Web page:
Kaitlyn Mitchell, Ecojustice

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Kaitlyn Mitchell is a lawyer at EcoJustice, Canada’s only national law charity. For more than twenty-five years, EcoJustice has gone to court to protect wilderness and wildlife, and to keep harmful chemicals out of the environment. I spoke with Kaitlyn about the ongoing campaign to make the Right to a Healthy Environment, a basic, Canadian, human right. We met at the EcoJustice offices in Toronto, Ontario.

When we started working on this it was really quite an unheard of topic. Not a lot of people were thinking about it, not a lot of legal practitioners were thinking about it, not a lot of environmentalists were thinking about it. But in the last few years there have been declarations passed in over a hundred and twenty-seven municipalities in Canada, and that’s a huge step. Those declarations indicate that there’s a large level of support amongst the Canadian public for a Right to a Healthy Environment.

Around the world, the Right to a Healthy Environment has gained recognition in the last fifty years or so, more than any other human right. And what it means is that individuals have a right to live in an environment that’s conducive to their health. It doesn’t mean that we have a right to live in a pristine world without any pollution, without any vehicles, for instance. But it does mean that you have the right to breath air and to drink water that’s not so polluted that it actually puts your health at risk.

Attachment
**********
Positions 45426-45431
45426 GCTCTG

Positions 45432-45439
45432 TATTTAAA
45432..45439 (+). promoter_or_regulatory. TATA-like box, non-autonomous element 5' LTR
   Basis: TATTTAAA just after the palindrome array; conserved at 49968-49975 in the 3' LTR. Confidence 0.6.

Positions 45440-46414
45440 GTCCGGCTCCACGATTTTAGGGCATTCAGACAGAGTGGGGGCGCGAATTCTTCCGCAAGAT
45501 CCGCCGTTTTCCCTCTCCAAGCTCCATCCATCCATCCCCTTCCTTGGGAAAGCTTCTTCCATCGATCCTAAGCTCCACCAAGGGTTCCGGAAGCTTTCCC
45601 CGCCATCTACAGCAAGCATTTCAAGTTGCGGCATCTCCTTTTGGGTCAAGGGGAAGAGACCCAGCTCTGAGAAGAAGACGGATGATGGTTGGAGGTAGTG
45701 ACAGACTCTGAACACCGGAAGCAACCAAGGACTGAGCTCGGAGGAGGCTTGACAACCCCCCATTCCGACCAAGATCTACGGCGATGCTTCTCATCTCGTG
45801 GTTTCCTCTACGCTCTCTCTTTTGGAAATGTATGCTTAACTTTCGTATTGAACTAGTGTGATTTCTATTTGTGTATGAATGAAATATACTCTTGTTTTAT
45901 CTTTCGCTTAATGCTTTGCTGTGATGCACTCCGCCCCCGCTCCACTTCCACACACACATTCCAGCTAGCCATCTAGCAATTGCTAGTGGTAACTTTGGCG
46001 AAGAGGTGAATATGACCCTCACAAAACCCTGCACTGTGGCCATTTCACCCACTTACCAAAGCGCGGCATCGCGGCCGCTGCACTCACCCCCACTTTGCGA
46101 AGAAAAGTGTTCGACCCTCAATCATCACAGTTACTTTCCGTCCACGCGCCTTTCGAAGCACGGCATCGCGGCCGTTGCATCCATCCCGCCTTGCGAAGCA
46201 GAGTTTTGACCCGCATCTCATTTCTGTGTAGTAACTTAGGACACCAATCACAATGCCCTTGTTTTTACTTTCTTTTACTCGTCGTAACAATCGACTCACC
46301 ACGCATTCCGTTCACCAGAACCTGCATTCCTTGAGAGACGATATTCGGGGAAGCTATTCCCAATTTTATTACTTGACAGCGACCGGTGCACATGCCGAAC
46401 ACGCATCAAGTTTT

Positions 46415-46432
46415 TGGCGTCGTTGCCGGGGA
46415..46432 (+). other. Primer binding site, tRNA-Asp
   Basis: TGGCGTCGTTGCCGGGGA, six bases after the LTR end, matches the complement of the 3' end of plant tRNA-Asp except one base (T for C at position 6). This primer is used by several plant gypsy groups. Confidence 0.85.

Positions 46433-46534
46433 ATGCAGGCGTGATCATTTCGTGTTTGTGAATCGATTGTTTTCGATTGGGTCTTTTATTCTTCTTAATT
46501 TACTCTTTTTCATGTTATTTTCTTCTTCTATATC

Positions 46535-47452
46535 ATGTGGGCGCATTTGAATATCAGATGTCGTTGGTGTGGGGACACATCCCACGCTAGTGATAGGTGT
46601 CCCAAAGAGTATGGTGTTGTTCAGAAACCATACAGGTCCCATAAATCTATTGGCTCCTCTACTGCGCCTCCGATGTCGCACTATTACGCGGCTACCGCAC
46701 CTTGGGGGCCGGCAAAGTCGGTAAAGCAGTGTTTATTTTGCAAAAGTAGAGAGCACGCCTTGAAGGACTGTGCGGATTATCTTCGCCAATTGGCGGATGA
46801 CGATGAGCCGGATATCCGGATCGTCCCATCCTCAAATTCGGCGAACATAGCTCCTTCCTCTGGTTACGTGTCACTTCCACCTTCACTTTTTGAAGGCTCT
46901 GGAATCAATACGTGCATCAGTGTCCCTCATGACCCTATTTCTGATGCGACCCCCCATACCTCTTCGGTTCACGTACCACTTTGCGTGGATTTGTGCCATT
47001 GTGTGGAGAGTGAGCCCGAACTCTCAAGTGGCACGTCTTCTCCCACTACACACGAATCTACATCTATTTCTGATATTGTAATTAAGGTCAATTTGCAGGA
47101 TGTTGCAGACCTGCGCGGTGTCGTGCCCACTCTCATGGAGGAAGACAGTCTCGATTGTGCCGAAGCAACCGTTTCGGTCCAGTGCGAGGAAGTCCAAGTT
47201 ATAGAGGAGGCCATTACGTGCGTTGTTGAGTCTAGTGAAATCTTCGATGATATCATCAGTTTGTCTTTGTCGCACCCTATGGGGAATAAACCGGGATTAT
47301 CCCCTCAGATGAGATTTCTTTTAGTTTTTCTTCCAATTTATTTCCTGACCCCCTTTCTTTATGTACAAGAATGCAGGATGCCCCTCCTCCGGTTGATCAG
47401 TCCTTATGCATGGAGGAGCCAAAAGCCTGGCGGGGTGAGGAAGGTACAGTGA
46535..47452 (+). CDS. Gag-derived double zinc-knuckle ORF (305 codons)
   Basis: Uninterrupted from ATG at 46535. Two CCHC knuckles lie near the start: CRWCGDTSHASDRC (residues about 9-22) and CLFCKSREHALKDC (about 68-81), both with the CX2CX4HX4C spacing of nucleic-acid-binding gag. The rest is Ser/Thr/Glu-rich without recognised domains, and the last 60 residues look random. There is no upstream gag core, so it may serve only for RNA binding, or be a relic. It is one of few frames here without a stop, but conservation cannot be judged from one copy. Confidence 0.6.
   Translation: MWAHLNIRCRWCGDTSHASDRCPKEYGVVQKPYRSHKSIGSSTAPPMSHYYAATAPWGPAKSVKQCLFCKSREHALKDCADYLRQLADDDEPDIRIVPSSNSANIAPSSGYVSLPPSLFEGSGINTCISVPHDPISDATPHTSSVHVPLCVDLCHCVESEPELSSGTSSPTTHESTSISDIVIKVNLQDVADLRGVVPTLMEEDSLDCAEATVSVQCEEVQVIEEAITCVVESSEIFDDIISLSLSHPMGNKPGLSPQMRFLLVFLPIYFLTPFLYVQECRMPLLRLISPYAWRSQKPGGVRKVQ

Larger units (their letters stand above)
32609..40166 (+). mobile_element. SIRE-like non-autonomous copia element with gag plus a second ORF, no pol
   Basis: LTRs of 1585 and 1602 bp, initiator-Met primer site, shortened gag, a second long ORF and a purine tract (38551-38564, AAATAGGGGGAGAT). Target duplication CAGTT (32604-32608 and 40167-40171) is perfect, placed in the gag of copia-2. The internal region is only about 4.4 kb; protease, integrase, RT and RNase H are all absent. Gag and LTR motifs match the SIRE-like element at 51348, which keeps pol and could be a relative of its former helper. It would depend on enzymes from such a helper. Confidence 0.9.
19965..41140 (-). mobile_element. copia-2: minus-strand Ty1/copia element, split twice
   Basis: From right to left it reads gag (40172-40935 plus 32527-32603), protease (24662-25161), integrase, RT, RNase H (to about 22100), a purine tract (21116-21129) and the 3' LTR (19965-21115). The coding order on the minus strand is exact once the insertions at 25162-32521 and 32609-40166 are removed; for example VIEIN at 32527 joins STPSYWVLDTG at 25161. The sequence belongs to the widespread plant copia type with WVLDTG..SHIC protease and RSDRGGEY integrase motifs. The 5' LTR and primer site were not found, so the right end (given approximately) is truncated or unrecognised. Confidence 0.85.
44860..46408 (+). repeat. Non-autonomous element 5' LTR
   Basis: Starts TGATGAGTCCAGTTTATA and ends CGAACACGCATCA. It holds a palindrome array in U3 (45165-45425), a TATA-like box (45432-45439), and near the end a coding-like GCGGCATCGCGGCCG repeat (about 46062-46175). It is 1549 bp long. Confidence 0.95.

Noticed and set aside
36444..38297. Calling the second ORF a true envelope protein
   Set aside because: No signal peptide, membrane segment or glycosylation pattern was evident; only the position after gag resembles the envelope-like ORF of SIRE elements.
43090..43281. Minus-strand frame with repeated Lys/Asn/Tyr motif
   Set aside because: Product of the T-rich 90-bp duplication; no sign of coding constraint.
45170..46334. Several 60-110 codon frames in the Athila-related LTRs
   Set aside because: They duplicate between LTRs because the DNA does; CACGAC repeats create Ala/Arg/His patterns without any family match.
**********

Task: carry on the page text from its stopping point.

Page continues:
Recognition of a Right to a Healthy Environment would mean a few things. Most importantly, it would mean that everyone, no matter where they live, no matter what their income level, no matter what their racial identity, that everyone has a right to live in an environment that doesn’t put their health at risk. In Canada we know that First Nations’ homes are ninety times more likely than the homes of other Canadians to be without clean, running water. That’s really despicable. It’s 2016. We also know that one in four low income Canadians lives within one kilometre of a major source of industrial pollution. A Right to a Healthy Environment would mean that simply put, that’s not okay. It’s not okay for anyone to have their health put at risk in that way.

It would also mean that governments recognize the interconnectedness between the environment and our health and our dignity. There’s a lot of evidence to show the serious health impact that environmental pollution can have, from premature death to asthma to cancers. These are completely unnecessary impacts that Canadians are really feeling and that they’re feeling today. So recognition of a Right to a Healthy Environment would also be a very important way for government and Canadians to really understand and draw the links between the environment and our health and our dignity as human beings.

It would mean that in the future, Canadian environmental laws would be stronger. That they would protect not only our environment at present, but that it would protect that environment for future generations. So it could have really, really long term benefits for Canadians not only today, but in generations to come.

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